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Road to being a game programmer[ late or not]

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Hello guys, I'm new here in the forum. I would like to share if my plan on being a Game Programmer is a good idea or better I shouldn't because maybe it's too late. OK, here goes... I'm 25 years old and I have a degree in Computer Engineering. After I graduated, I was an employee in my dad's company for 2 years as a Data Encoder. So for 2 years, I haven't touched any programming languages. Now, I'm practicing programming (C++) again for about 3 months. Then I applied to a game company but unfortunately I failed their technical test. Currently, I still continue practicing programming and I was able to decide that maybe I should try applying as a Game Tester first and work my way up into higher positions. Of course I will still practice programming even I'm already working as a Game Tester (if I will be accepted). Now my question is:

1] Can a Game Tester be promoted as a Game Programmer?
2] Do you think I have spare time in learning/practicing programming if I ever get the Game Tester position?
3] Do you think I'm old enough to start programming again basing on what I wrote above?
4] Do I have the right plan?

Any advice, suggestions, comments will be much appreciated. Thank you. :)

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if you can afford not to work.. I wouldn't waste my time testing, just stay home, get a couple of good books and code until your fingers are burning in pain biggrin.gif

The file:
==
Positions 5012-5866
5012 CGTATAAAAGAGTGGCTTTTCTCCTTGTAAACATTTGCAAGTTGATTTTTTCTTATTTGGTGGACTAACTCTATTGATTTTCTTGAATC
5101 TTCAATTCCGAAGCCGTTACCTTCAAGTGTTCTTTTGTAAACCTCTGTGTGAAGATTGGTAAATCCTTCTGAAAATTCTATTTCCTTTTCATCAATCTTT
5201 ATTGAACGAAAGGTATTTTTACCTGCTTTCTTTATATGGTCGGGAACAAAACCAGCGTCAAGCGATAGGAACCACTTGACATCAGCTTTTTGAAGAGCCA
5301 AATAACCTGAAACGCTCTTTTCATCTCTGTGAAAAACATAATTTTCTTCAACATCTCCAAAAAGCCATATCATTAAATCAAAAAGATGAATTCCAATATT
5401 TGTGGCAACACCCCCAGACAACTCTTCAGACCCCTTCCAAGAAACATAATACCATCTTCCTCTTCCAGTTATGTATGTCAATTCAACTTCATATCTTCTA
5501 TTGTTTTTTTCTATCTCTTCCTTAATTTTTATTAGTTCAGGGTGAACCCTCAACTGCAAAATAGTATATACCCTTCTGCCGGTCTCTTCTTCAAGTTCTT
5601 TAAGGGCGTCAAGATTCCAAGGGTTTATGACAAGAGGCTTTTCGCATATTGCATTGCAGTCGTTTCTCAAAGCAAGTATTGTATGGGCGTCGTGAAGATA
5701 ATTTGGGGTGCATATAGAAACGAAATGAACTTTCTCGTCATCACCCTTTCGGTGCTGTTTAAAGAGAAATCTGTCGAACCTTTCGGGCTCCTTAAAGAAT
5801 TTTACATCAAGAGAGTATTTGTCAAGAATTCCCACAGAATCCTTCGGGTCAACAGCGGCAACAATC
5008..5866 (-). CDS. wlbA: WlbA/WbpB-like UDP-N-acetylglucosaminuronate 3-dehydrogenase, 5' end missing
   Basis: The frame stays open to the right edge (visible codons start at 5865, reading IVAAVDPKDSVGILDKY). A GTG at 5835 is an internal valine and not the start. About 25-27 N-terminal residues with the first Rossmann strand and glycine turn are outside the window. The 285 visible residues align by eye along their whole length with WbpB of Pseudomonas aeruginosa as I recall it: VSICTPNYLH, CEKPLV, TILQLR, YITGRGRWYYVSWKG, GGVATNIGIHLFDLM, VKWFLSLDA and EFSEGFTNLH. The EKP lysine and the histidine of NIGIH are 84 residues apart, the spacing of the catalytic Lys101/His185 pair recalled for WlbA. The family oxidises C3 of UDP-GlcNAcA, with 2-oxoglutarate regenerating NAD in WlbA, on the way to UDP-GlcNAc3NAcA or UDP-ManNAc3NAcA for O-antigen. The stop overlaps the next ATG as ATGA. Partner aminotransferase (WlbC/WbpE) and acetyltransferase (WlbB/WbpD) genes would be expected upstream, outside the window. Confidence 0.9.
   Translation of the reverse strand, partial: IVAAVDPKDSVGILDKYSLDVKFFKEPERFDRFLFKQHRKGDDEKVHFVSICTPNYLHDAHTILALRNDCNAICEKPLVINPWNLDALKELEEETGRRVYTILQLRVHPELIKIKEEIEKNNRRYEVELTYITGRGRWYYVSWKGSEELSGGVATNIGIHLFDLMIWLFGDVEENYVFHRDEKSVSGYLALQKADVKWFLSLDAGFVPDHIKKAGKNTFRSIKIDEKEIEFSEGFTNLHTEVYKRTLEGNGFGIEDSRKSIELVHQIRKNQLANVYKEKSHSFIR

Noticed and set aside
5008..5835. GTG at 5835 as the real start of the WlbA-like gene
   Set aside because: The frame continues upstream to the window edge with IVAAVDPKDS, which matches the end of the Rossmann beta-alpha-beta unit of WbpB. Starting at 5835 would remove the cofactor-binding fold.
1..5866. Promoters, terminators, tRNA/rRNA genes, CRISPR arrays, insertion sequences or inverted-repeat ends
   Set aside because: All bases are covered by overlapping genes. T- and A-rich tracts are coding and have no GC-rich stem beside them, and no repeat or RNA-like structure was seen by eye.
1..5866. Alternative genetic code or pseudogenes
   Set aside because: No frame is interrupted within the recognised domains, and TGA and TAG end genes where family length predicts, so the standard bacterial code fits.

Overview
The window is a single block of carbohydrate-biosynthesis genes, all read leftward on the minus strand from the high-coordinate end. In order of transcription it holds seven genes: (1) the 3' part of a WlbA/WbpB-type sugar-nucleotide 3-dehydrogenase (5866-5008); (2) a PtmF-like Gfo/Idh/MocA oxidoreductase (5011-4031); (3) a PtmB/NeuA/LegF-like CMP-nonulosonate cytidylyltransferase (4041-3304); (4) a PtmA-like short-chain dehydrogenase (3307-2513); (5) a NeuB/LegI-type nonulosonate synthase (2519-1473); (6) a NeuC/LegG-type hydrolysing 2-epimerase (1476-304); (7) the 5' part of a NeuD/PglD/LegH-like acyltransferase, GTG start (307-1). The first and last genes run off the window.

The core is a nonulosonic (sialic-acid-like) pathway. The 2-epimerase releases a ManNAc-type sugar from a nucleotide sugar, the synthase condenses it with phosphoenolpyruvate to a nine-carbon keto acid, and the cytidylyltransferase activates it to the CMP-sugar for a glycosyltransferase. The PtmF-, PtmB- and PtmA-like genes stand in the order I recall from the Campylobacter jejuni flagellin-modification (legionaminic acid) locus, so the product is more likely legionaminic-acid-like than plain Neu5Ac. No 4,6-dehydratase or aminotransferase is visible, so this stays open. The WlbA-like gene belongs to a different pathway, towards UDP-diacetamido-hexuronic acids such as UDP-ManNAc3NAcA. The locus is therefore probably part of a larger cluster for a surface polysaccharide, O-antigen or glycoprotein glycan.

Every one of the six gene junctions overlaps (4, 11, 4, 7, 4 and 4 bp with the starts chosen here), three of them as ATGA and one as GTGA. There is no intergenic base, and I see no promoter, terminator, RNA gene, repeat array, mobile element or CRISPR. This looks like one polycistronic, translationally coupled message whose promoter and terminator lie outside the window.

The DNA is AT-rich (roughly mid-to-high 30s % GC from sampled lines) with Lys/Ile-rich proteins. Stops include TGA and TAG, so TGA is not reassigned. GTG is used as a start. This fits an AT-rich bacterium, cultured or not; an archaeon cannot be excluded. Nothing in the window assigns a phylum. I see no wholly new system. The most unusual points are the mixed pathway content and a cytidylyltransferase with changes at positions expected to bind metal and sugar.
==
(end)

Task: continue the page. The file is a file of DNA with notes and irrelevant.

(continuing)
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or better I shouldn't because maybe it's too late.
1] Can a Game Tester be promoted as a Game Programmer?
2] Do you think I have spare time in learning/practicing programming if I ever get the Game Tester position?
3] Do you think I'm old enough to start programming again basing on what I wrote above?
4] Do I have the right plan? (maybe I should try applying as a Game Tester first and work my way up into higher positions. )

0. You are not screwed (you are not too old). Read FAQ 71 (you can get to the FAQs above).
1. Yes. Read FAQs 50 and 41.
2. [Edit] The problem is that you might be subject to an intentions/noncompete clause.
3. Not only are you not too old, you are also not too young.
4. [Edit] As per #2, your contract might get in the way of you making games on the side. You'd have to see what the contract says, you might have to negotiate it, or you might not be able to negotiate it. But since you're just making games on the side to learn, not to compete, they might agree to allow it.

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Hi Spark :).

My story is somewhat similar to yours. I have a degree in Computer Science and worked in defense contracting for two years after I graduated. When I was 25 I started looking for a job in games and have been happily employed as an engineer for about 3 years now (I'm 28).

So you are definitely not too old. If you're failing the technical tests, then the number one thing you need to be doing right now is making games. Especially if you haven't touched any programming for a few years. Design a simple game and make it. Don't shoot too high, the important thing is to finish it, so I'd go for maybe 3-4 months tops. Make a schedule, get it done. Then do another.

You'll be surprised how much this will teach you. You'll run into problems you never would have thought of. You will bang your head against the wall. You will discover all kinds of cool tricks and ways to make the code easier to work with. You'll probably make a few decisions early on that will come back to bite you hard later on, but you'll never do them again. And most importantly you'll be learning. Every mistake, every thing that works right, these are all things that you will be able to talk intelligently about at an interview, to offer small insights on and show the company that you have something to provide.